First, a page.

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There's 'still a lot to do' on a debt ceiling agreement with economic catastrophe as soon as 2 weeks away , Kevin McCarthy says — but 'it is possible to get a deal by the end of the week'

President Biden Holds Second Meeting With Congressional Leaders On Debt Limit Talks
  • Biden with the top four lawmakers for a second time to discuss raising the debt ceiling.

  • Kevin McCarthy said they are still far apart on a deal, but he thinks an agreement could be reached this week.

  • The US could default on its debt as soon as early June.

It's another day closer to the US breaching the debt ceiling and tumbling into an entirely preventable economic catastrophe — and key lawmakers still haven't figured out a path forward.

On Tuesday, President Joe Biden met with Speaker of the House Kevin McCarthy, House Minority Leader Hakeem Jeffries, Senate Majority Leader Chuck Schumer, and Senate Minority Leader Mitch McConnell for the second time to attempt to reach a deal on raising the debt ceiling.

Leading up to this meeting, both parties appeared split on how they viewed the direction of the negotiations. While Biden told reporters on Sunday that he was "optimistic" a deal would be reached before a default — which Treasury Secretary Janet Yellen said could happen as soon as early June — McCarthy was nowhere near as confident in the way the talks have been progressing.

"It doesn't seem to me yet they want a deal, it just seems like they want to look like they are in a meeting but they aren't talking anything serious," McCarthy, who has narrowly pushed through a bill to raise the ceiling for one year coupled with sweeping spending cuts, said. Democrats have said McCarthy's legislation is dead on arrival.

Following Tuesday's meeting, not much changed.

"Lot of work to do in a short amount of time," McCarthy told  reporters following the meeting. "It's unfortunate that we are where we are."

However, he noted that "it is possible to get a deal by the end of the week," and he said that negotiations are now in a "better process" because Biden has "changed the scope of who is all negotiating."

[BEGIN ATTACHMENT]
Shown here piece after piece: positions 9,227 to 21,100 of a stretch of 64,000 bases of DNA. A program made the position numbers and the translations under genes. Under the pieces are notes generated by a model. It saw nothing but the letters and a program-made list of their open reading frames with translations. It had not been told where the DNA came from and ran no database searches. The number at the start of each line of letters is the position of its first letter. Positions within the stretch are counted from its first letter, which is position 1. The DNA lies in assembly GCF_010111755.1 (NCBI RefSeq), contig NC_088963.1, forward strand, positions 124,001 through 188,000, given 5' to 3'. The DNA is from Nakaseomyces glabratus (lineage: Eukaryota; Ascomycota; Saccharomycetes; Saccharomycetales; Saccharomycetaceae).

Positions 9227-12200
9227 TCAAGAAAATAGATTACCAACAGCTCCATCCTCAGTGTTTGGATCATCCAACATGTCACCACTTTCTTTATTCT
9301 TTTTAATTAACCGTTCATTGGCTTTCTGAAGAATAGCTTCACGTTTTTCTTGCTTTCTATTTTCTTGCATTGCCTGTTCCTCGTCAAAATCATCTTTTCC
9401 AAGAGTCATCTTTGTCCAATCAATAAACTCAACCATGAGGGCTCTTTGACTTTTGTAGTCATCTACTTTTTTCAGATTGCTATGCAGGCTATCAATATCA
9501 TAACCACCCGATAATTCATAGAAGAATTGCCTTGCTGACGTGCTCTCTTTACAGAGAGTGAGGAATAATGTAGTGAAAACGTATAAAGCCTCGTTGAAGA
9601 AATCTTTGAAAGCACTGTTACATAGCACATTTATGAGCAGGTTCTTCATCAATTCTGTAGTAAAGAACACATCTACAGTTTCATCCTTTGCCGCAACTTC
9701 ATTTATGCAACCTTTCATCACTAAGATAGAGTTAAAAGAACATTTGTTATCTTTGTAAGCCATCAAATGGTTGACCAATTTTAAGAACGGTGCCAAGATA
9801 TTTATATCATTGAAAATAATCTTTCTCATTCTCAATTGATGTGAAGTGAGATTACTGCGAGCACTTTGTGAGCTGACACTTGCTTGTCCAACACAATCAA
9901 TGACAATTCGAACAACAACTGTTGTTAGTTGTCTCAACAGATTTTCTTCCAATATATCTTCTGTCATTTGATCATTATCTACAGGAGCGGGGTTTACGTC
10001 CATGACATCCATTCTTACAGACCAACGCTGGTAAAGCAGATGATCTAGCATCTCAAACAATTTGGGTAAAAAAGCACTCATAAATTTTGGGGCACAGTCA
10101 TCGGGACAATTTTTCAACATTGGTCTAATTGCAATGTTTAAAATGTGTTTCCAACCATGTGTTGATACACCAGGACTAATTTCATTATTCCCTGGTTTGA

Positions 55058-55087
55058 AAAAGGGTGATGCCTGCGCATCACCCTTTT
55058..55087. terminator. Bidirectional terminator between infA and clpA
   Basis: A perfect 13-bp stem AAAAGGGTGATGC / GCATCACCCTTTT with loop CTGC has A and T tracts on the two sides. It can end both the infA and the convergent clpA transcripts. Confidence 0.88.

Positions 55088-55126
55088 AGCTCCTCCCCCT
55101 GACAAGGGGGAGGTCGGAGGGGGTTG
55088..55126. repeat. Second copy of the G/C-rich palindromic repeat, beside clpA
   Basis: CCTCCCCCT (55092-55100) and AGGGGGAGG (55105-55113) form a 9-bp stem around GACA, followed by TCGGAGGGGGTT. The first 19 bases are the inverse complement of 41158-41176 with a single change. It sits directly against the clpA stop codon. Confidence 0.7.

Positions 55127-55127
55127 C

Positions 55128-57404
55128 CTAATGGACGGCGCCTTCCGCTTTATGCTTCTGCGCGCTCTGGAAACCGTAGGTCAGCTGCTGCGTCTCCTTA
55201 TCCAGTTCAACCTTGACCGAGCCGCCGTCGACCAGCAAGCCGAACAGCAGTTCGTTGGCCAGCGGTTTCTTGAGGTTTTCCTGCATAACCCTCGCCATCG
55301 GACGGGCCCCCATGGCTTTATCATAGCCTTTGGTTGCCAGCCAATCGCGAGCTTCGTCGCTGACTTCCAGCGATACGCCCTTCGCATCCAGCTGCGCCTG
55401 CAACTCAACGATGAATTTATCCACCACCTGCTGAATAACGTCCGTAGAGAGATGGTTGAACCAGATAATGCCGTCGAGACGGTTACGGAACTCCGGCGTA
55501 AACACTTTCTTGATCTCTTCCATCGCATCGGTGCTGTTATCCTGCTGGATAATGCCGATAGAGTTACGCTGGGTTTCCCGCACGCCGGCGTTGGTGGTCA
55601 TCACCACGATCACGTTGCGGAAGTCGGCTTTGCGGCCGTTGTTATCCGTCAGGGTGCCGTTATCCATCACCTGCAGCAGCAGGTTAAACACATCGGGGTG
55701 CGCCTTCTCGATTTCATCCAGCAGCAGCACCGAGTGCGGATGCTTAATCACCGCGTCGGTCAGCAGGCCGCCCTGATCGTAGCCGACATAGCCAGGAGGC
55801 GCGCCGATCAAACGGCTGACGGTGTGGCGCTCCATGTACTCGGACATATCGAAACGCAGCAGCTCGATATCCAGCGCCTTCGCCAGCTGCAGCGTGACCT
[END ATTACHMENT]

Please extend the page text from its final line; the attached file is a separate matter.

Schumer told reporters following the meeting that it was a "good and productive meeting. Everyone agreed default would be the worst outcome."

"We also agreed we have to pass a bipartisan bill with bipartisan support in both chambers," Schumer said.

Even a short default could be disastrous for hundreds of thousands of Americans. Moody's Analytics has estimated that the country could shed nearly a million jobs in that scenario, alongside plunging into a mild recession, while a prolonged default could lead to millions more jobs lost. In that case, the country could plunge into a recession on par with the Great Recession, according to the White House — but without a funded government to help ease the economic pain.

The country could hit the X-date — the date its debt outweighs its funding — as soon as June 1, according to Treasury Secretary Yellen. Mark Zandi, the chief economist at Moody's Analytics, previously told Insider that his projected X-date is June 8.

The slow progress with negotiations is bringing the US dangerously close to an unprecedented default, and while there are alternative routes to avoid this crisis and the congressional drama that comes with it, administration officials have not been on board. For example, Biden recently said he had been "considering" using the 14th amendment to address the debt ceiling. A clause in the amendment would declare the debt ceiling unconstitutional and get rid of the issue forever, but Biden said it's not the best path right now due to potential litigation.

Additionally, a $1 trillion platinum coin could solve the problem. This would allow the Treasury to deposit a coin at the Federal Reserve and allow the country to continue paying its bills until it finds a more permanent solution. Still, Yellen has been dismissive of that idea on numerous occasions, previously calling it a "gimmick."

It's unclear where negotiations will go from here — McCarthy told reporters on Tuesday that he wants to continue discussions with the White House as soon as possible. And Biden has remained adamant that Congress must reach a solution to prevent economic devastation through a default.

"A default on America's debt would be catastrophic for working families: 8 million jobs gone. A recession triggered. Retirement accounts devastated. Social Security checks delayed," Biden wrote on Twitter on Monday. "It's beyond me why MAGA House Republicans would ever think this is an appropriate threat to make."

Read the original article on Business Insider